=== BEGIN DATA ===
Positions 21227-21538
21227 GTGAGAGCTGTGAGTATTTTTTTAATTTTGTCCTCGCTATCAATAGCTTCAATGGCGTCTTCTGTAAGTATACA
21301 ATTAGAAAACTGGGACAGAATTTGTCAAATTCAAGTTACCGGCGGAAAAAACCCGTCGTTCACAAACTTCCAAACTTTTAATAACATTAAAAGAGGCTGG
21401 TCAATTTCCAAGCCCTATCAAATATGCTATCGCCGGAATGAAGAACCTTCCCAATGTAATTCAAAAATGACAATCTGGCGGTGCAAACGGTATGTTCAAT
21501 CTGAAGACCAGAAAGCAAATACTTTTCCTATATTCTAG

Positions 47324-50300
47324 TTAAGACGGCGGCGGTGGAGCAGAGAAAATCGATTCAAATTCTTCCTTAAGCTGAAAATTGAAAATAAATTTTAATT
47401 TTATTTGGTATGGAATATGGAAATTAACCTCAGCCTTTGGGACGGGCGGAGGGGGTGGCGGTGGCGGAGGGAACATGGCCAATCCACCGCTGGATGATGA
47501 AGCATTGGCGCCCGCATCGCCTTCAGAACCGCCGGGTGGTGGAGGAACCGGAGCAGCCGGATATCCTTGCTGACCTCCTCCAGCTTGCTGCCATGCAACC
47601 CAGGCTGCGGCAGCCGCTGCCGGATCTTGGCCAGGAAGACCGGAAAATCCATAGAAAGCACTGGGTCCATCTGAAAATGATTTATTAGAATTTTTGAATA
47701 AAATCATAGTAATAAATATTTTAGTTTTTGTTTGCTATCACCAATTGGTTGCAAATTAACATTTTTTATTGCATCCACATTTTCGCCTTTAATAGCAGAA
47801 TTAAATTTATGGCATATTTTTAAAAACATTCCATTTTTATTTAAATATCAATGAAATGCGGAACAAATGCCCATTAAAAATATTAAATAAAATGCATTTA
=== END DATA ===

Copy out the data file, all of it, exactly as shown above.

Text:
Positions 21227-21538
21227 GTGAGAGCTGTGAGTATTTTTTTAATTTTGTCCTCGCTATCAATAGCTTCAATGGCGTCTTCTGTAAGTATACA
21301 ATTAGAAAACTGGGACAGAATTTGTCAAATTCAAGTTACCGGCGGAAAAAACCCGTCGTTCACAAACTTCCAAACTTTTAATAACATTAAAAGAGGCTGG
21401 TCAATTTCCAAGCCCTATCAAATATGCTATCGCCGGAATGAAGAACCTTCCCAATGTAATTCAAAAATGACAATCTGGCGGTGCAAACGGTATGTTCAAT
21501 CTGAAGACCAGAAAGCAAATACTTTTCCTATATTCTAG

Positions 47324-50300
47324 TTAAGACGGCGGCGGTGGAGCAGAGAAAATCGATTCAAATTCTTCCTTAAGCTGAAAATTGAAAATAAATTTTAATT
47401 TTATTTGGTATGGAATATGGAAATTAACCTCAGCCTTTGGGACGGGCGGAGGGGGTGGCGGTGGCGGAGGGAACATGGCCAATCCACCGCTGGATGATGA
47501 AGCATTGGCGCCCGCATCGCCTTCAGAACCGCCGGGTGGTGGAGGAACCGGAGCAGCCGGATATCCTTGCTGACCTCCTCCAGCTTGCTGCCATGCAACC
47601 CAGGCTGCGGCAGCCGCTGCCGGATCTTGGCCAGGAAGACCGGAAAATCCATAGAAAGCACTGGGTCCATCTGAAAATGATTTATTAGAATTTTTGAATA
47701 AAATCATAGTAATAAATATTTTAGTTTTTGTTTGCTATCACCAATTGGTTGCAAATTAACATTTTTTATTGCATCCACATTTTCGCCTTTAATAGCAGAA
47801 TTAAATTTATGGCATATTTTTAAAAACATTCCATTTTTATTTAAATATCAATGAAATGCGGAACAAATGCCCATTAAAAATATTAAATAAAATGCATTTA